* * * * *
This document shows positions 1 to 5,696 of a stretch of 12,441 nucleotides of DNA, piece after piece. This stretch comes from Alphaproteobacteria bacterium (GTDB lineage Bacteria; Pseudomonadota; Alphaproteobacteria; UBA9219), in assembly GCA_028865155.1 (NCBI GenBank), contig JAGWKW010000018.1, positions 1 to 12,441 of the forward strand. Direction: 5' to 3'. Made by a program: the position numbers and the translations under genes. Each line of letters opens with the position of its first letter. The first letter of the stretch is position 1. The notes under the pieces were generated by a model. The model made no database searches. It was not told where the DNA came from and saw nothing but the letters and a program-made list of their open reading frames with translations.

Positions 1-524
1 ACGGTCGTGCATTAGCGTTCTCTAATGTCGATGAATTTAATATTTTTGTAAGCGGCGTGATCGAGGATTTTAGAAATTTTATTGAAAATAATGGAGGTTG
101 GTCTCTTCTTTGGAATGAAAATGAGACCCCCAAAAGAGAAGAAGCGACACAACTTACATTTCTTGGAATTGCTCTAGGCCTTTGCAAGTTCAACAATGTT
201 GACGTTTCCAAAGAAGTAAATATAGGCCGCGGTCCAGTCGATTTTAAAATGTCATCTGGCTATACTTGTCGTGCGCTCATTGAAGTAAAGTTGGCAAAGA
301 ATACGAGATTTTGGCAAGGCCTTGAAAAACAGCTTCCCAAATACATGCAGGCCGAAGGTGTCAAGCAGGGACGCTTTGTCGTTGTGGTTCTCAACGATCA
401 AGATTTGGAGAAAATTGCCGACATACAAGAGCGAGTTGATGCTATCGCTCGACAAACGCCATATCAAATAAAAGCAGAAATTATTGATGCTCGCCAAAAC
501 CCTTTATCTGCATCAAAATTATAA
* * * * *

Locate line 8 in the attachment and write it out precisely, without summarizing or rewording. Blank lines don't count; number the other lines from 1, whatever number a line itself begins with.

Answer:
501 CCTTTATCTGCATCAAAATTATAA